“Thank you, uncle,” I giggled as Abid uncle handed me the cup of cool, refreshing fruit juice, topped with mint and chia seeds, a blessing in the blazing summer.

“It was my turn uncle, I was here first!” Ahmer shouted. I looked towards him with a little infuriation. He always came late and wanted to be the first to have the juice.

I sat on the bench and began drinking the juice. I watched Abid uncle serving all the customers ­—one went, another came, another went and, as always, this continued for the rest of the afternoon.

Abid uncle had been selling juice in our colony for as long as I remember. My dad told that he had been there since before we came to live here, and I first had his juice when I was two years old. Everyone in the neighbourhood was a huge fan of his juices; lemon, apple, watermelon, mixed fruit. Some flavours kept changing with the season, some were all-season, but each one was better than what you could find anywhere else.

He came with his stall on alternate days — Monday, Wednesday, Friday and Sunday. On the remaining days, he went to another colony. It was not just the juice which brought us near to him, it’s his truly exuberant and high-spirited nature which made us sit and talk to him for hours.

He had lost his family, his spouse and three kids, his home and all assets in the 1971 Civil War, and gave such accounts of those days that we can’t find it in our history books. Tears come in his eyes whenever he recalled any of his kids. Just he and a sister had survived. He was sad at the fact that Muslims were fighting on both sides and the consequences were just insufferable.

He loved talking about songs too. He told us about old classic singers and urged us to listen to their songs. He had been a local singer at his community in his early teens. Though his deteriorating health didn’t allow him to sing so well, he still sang and got lost in the melody.

One sunny Wednesday, when we were at our balconies waiting for the cheapest and tastiest delicacy, Abid uncle didn’t show up. We got perturbed and looked forward to Friday. On Friday, excitement emerged again, but still, Abid uncle was not seen anywhere in the street. The same happened on the following days until it was two whole weeks since Abid uncle hadn’t been seen.

We become anxious. It was obvious that something was wrong. We, the neighbourhood kids, decided to find out where he was and what was going on that he was not able to come to sell juices. We checked out the routes we thought he used to come and go. We asked pedestrians and security guards if they have seen a juice seller somewhere near the colony.

However, no progress could be made. We were very tired and hence sat to rest on a bench. If he has been making an earning here since years, his house would be close to the area. We couldn’t be sure if it is in our colony or not.

We began the search for his house. We listed the possible locations and looked for small settlements. After a tedious struggle of three entire days, we finally found him. It was when we were at a narrow street of small, shabby huts at the backside of one of the lanes. We were walking and calling his name when one of us heard him saying in a faint voice, “I am here, kids!”

“Where have you been, uncle? What happened?” Shahbaz exclaimed. “We have been searching for you everywhere. Why are you looking so frail?” the others asked.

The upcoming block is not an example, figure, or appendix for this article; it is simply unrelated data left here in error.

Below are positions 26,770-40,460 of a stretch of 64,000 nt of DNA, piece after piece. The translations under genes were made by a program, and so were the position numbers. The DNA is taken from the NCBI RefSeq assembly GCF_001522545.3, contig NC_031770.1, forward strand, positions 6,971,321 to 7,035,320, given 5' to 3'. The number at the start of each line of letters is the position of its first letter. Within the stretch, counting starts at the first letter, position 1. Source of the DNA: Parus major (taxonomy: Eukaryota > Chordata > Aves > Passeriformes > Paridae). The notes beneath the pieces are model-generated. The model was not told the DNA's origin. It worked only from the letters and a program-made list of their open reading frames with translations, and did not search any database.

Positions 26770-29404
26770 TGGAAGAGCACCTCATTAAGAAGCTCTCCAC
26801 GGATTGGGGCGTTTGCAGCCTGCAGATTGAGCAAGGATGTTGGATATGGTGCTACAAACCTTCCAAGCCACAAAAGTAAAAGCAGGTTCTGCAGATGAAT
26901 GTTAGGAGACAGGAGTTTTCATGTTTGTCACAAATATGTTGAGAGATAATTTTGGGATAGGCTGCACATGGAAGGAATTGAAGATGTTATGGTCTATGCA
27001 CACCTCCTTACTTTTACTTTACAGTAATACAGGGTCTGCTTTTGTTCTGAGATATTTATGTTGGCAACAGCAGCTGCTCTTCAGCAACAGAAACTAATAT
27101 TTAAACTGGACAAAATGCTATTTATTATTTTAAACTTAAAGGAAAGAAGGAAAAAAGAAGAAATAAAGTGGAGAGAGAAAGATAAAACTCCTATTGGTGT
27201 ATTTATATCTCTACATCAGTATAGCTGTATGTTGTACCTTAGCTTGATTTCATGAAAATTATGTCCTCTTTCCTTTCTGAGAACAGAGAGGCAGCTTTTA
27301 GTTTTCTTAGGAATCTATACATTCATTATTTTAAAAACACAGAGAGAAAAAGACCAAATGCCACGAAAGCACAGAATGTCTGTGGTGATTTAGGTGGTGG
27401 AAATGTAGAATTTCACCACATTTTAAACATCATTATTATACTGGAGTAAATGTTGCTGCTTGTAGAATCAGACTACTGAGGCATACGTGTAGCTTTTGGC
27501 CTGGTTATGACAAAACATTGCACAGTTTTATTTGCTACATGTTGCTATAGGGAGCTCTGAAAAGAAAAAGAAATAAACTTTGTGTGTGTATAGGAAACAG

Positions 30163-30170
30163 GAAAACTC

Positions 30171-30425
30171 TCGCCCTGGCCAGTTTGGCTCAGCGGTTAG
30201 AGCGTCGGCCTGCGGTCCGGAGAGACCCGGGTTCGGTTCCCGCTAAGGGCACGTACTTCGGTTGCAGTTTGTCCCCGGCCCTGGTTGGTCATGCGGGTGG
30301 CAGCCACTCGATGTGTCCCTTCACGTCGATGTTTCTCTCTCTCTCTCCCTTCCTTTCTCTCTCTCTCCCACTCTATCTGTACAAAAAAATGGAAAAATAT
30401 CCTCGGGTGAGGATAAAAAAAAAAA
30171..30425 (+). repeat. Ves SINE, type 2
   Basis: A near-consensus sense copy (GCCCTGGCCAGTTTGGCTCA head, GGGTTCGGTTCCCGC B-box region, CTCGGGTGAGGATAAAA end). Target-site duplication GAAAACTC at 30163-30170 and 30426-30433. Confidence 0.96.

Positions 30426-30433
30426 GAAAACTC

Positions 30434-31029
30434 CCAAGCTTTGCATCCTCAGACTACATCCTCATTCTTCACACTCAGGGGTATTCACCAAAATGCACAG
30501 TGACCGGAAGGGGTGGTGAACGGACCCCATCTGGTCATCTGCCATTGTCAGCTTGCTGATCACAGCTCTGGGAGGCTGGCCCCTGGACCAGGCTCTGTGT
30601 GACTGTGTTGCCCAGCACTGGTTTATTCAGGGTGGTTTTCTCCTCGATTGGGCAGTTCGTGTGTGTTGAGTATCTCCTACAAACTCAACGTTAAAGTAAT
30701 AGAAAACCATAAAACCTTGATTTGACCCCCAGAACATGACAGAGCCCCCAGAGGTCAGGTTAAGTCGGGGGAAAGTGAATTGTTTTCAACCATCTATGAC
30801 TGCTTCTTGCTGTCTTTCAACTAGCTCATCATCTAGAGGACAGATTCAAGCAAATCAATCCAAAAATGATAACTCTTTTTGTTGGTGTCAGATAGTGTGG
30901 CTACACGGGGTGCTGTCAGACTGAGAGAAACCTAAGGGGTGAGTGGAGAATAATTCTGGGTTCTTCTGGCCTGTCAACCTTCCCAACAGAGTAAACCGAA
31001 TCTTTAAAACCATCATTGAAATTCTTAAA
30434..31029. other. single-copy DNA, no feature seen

We soon found out that he had injured his leg. He told us that he was returning with his stall when he lost control and fell. It was bandaged with a cloth while his sister, a little younger than him, came with a small vessel and applied some medicine on the leg.

“Kids, I have decided to quit. I am so old and left with little stamina. I can’t push the stall every day on the road,” words full of despair came out from his mouth as he sighed.

We looked at him in a state of panic. This couldn’t happen. We had been craving for the juice. We tried to convince him for a while but understanding his reasons, we finally said a heartbroken goodbye and returned.

“We must look for a way out. How can it happen so easily? Abid uncle has to come,” Ahmer insisted.

“How can we bring him back? There must be a solution,” Babar uttered.

“Why not buy him a stall attached to a bicycle, like the one that the ice cream man uses? The trouble is with his stamina, not his spirit,” Saleem elated us all with this awesome thought.

Definitely, that was a great idea. After consulting our parents, we managed to have a handsome amount collected, all funded from our pocket money savings.

The next day, we asked Saleem’s dad to order it. As we had memorised the way to the uncle’s home, we left the bicycle stall in front of his hut quietly, knocked the door and ran away.

For the next few days we waited eagerly for Abid uncle each afternoon, standing at our balconies, we were very eager to have our favourite juice. At last, after four days, we spotted a bicycle with a colourful stall attached to its back coming from the far end of the street. We all screamed with delight and above the cheer we could hear the familiar ‘ting, ting’ sound of his bell.

We all rushed hurriedly towards the stall. Abid uncle was smiling the brightest smile ever. He looked so different from what we saw the last time.

“May you little souls thrive. Kids, you’ll always be in my prayers. May you achieve success and contentment in all parts of your lives,” Abid uncle smiled warmly as he cleared a bead of tear from his eye.

All the children gathered around him as they eagerly gave their orders, trying to get their glass of juice before the others. That day, Abid uncle gave me and my friends free juice. We all laughed the afternoon away as we enjoyed our favourite juice and Abid uncle’s company.

Published in Dawn, Young World, November 21st, 2020